The E of Empathy

Connecting on the emotional level with the consumer

Empathy in marketing is the art of connecting with the consumer on an emotional level and follow through on what you learn. Empathy can be driven by (perceived) quality, association with a certain lifestyle or sympathising with the brand’s social or environmental values. It is a strong driver of brand consideration and loyalty, and a very valuable E in the E³ formula to win Consumer Love for a lifetime.

In order to excel in this E, companies need to build around their purpose, use qualitative research to create the right mind-set, go beyond the data and align their organisation.

Just a little of that human touch

Data are crucial for today’s marketing professionals and brands. Using data brands can increase their relevancy and the chance of sales success. However…

Relevancy alone is not enough to build long-term relationships with the consumer and create a position that frees brands from price wars.

A real emotional connection is needed to do that.

The way to do this is simply by showing natural human interest and understanding. Interest that goes beyond data, and provides insights into the needs and wants of your audience. Needs that your audience feel on a deeper level.

As all companies are made out of people, every brand is able to understand and show human interest.

It is simply the willingness to take action that determines the success.

CPGs: Stepping up the Empathy game

Traditionally, Empathy has been the stronghold of consumer packaged goods (CPG) companies.

These companies have always been best at creating brands that evoke emotion in consumers by virtue of the intangibles they encompass. When consumers associate with (an image of) a brand, the tangible product often becomes a mere accomplice in their journey.

Brands can fulfill people’s needs to feel empowered, to feel entertained, to feel happy even. A shampoo is just a shampoo, but some CPG brands really understand what drives and motivates their customers. They understand that it is about looking good when having little time. That hair is about confidence, joy and creativity. Those brands not only use these insights in their communication, but they also connect to their audience by building content and events around it.

They invest for the long run, for loyalty, for love. Based on the emotion of their clients, not the rationale.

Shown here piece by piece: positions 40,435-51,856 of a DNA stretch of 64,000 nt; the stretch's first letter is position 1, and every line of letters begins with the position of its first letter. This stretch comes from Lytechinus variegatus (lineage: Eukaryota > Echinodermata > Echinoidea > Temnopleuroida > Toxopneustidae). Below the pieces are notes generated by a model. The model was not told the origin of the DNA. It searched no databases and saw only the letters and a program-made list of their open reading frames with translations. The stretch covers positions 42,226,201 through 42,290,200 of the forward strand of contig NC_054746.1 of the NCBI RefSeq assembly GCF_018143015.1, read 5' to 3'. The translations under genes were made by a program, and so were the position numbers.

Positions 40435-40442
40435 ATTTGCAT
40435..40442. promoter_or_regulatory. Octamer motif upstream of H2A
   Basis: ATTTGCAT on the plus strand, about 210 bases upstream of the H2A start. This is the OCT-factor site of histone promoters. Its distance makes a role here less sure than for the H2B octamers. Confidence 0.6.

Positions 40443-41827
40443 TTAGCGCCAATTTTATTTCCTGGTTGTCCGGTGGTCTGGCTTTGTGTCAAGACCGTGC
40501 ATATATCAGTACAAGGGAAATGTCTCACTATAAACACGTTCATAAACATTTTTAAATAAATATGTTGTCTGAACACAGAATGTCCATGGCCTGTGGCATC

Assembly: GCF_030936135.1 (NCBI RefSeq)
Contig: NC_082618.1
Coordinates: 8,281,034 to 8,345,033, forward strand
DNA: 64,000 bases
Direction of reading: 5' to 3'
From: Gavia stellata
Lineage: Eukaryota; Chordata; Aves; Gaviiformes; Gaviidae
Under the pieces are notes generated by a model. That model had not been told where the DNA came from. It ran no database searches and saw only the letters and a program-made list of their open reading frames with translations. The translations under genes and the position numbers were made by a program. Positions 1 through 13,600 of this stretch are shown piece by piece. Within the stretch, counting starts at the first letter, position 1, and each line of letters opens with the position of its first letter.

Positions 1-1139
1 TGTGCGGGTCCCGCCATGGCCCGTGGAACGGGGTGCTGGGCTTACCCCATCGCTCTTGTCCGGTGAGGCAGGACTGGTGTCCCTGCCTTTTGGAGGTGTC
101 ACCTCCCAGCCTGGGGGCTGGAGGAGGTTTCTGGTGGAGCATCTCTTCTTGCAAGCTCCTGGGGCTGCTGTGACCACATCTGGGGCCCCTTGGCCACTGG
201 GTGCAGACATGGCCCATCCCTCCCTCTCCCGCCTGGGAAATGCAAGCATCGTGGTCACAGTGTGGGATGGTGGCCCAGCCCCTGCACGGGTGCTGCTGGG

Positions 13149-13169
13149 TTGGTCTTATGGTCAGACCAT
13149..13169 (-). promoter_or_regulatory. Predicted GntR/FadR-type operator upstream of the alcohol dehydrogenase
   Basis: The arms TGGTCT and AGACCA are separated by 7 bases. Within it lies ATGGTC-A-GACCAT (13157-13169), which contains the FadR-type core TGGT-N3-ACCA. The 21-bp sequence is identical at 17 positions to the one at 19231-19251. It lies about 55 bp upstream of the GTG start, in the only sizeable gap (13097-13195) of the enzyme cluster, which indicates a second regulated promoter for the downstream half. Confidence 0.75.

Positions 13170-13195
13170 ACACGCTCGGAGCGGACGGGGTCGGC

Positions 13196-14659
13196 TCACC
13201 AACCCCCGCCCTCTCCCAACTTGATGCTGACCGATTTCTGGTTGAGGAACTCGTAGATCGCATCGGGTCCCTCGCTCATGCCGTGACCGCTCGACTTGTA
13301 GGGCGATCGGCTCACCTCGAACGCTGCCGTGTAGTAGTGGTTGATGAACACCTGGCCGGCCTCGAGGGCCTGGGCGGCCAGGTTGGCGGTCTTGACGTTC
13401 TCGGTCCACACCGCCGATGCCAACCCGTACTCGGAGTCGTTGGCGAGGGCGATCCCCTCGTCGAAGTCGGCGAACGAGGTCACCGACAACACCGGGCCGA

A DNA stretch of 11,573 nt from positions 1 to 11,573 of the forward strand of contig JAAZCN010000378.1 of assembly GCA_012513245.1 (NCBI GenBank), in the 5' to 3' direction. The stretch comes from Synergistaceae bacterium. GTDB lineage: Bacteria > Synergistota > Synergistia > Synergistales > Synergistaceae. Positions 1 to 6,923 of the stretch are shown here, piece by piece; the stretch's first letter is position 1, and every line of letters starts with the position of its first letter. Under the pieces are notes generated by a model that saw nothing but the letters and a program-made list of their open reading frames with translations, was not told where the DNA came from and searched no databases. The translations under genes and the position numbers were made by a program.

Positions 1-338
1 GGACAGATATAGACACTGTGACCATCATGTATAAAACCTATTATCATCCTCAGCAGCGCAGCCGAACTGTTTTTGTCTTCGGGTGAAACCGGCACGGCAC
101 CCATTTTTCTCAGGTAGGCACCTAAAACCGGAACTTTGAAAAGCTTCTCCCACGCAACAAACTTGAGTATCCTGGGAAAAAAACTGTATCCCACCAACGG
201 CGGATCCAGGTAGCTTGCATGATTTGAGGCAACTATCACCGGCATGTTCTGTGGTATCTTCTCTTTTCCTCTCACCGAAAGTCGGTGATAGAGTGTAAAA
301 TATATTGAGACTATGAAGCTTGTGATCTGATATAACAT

Though CPG companies have the advantage of understanding this for decades, transparency is what will push them to the next level. As people get more and more environmentally conscious, not using recyclable plastics, for example, will no longer be a secret. CPG companies therefore need to be even more real. Not only do tomorrow’s consumers like to believe a good story, they also want to know beyond a shadow of a doubt that the story is actually true.

Retailers: Sending your love online

Retailers know a thing or two about Empathy as well. In the brick-and-mortar business, one of the key ingredients of running a successful store is having empathetic staff. Staff that can almost build a personal relationship with their customers.

However, the retail landscape changed enormously with the arrival of e-commerce. Retailers now have to scale the effect that their staff in the shops can have. In theory, they are well positioned to do that due to all the conversion touchpoints with their customers. In practice, traditional organisational structures like the separation of e-commerce and offline sales hold retailers back in their success.

Tech players: Can you feel the love?

Technology players are well positioned to create Empathy because of their access to the personal data of consumers. Today they are unstoppable in their growth as they succeed in the human need of instant gratification. A need that they helped create by continuously launching new tech based services that save time.

However, when competition rises they too cannot rely on the quality of their service alone. It is true that rational factors such as price, promotions and loyalty programmes shape the customer-brand relationship, but emotional factors drive brand loyalty. The question is whether the technology players have the culture and DNA to translate the data advantage they have into emotional connections. Will they be humble enough to go beyond the practical and functional advantages and invest in emotional understanding?

Learning to love

Empathy is king in enabling long-term sustainable growth.

As every human is able to show Empathy, one would think it should not be too hard for most marketing departments to get better at it...

However, most companies are not taking the time to understand the consumer beyond the data they get from their shops or online business due to short-term revenue goals. Some companies simply do not have the right mind-set and are still very much product-focused. Others do not have a reason to change as results are still great.

For the latter category, there are many examples of companies and brands that failed to understand the ‘why’ of their users and consequently failed to reinvent themselves in time. Just think about the chains of video stores, analogue photography film manufacturers or the manufacturer of the first successful basic mobile phones.

Luckily, there are also companies that do get it. Companies that understand how customers feel, how to make them feel special and how to build lasting relationships.

I understand just how you feel

Imagine you are an outdoor clothing and gear company. You are not the only one and you want to be successful. You understand that preserving nature is as important to you as it is to your customers.

This understanding could be used in marketing communications or in undertaking actual action. Action by repairing worn-out clothes for example, so your customers do not need to buy new ones. Or taking old clothes in and creating new gear from them. These kinds of tangible actions create emotions of surprise, honesty and belonging; making your brand authentic.

You’re special, so special

Some brands understand that people want to belong, but would also like to stand out. Take the fashion brand that understands people buy fashion because they would like to have something special. The brand focuses on the product and not their service, which is not on par with what may be expected these days.